Rock the Kasbah has a strange mix of ingredients that makes you think that it could find success. It’s one of those movies that looks to be wild and hilarious with a funny man like Bill Murray in the middle with a nice cast surrounding him. I went into this with high hopes because of those factors, but what I got simply doesn’t come close to meeting those expectations.
Featuring Bill Murray as its central character, Rock the Kasbah tells the story about Richie Lanz (Murray), a washed up agent looking for that special talent. While that’s been incredibly difficult for him, he thinks he may have found just that after he travels to the Middle East and hears the voice of a young girl who appears to have a great deal of talent being hidden from the world. His only problem is that in order for him to turn her into a star, he has to get her out of the country alive.
One of the major negative points with Rock the Kasbah comes in the form of its shape. In short, the structure here is poor. Right from the opening scenes, it never really settles and feels like there were at least three separate movies in the mind of the writer at some point. In reality, I think sticking with any of the storylines and/or subplots would have made for a more fulfilling experience for viewers. Instead of that, a movie delivered to us on a shaky foundation is the end result.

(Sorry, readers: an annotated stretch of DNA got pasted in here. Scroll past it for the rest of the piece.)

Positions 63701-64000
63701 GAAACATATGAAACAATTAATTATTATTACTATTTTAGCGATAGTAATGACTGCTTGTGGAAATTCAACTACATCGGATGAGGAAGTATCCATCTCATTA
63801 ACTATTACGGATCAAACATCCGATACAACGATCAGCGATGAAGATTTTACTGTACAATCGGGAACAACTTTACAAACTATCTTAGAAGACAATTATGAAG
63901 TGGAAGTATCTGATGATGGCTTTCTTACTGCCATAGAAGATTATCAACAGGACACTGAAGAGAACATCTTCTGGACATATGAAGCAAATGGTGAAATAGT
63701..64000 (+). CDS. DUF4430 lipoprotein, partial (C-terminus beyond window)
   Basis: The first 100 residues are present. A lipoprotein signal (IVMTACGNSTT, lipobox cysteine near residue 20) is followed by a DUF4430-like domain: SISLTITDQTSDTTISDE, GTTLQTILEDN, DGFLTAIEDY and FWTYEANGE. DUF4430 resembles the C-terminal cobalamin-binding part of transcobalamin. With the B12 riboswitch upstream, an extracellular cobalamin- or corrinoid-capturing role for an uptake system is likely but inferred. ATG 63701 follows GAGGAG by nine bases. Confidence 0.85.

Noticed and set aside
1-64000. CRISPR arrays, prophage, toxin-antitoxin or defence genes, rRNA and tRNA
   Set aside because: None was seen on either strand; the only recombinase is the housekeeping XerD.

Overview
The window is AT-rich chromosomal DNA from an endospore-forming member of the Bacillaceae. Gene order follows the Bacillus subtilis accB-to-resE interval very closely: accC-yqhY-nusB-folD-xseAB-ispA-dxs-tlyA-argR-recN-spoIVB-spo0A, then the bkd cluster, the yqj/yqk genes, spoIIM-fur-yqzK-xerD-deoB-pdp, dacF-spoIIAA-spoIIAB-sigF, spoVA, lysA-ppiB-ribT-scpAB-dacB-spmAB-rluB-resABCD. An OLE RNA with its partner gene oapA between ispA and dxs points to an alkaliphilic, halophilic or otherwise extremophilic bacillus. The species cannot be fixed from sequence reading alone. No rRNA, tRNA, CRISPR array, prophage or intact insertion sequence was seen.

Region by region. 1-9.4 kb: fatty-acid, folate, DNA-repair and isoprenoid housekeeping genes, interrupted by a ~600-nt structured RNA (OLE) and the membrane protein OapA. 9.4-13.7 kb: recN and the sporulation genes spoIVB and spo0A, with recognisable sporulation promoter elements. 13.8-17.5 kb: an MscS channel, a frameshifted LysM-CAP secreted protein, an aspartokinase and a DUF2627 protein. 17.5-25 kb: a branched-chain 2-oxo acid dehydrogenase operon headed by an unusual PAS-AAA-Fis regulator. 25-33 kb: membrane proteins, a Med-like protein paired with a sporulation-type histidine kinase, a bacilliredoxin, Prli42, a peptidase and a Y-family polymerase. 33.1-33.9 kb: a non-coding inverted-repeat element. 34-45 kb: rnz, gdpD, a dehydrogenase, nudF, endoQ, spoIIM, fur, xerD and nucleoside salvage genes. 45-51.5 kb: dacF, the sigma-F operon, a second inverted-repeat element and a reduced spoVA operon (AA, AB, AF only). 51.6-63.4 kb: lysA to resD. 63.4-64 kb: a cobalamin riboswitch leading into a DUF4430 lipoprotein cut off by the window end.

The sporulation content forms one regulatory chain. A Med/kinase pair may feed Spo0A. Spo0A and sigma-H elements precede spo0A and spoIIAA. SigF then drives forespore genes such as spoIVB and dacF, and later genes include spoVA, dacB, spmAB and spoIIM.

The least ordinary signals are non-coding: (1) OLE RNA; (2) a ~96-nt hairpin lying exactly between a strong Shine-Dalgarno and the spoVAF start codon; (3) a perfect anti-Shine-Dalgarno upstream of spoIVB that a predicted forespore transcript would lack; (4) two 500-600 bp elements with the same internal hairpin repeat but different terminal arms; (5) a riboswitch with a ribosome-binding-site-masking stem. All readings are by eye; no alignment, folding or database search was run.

Even though the structure does serious damage to the movie, it could have still been saved to some extent with some good laughs being served up. Since this is a comedy, you’re naturally going to want to find something amusing during the course of the movie, and having that aspect properly installed could have still made this worth while to some extent. While the film boasts plenty of jokes, unfortunately almost none of them are actually funny. That sucks to say, because I wanted to laugh, but none of it allowed me to.
For a person who was actually looking forward to Bill Murray’s follow up gig in the lead role to 2014’s St. Vincent, I hate to say that I’m disappointed in this film. While he and the rest of the cast attempted to make something out of this flick, they simply didn’t have anything to work with. From direction to plot to story, nothing works or really makes sense. I’m hoping Murray’s next job will make for a much better outing. It can’t be much worse than Rock the Kasbah. If it is, he may want to speak to whoever is putting these offers in front of him.
Director: Barry Levinson
Film Length: 106 minutes
Release Date: October 23, 2015
Distributor: Open Road Films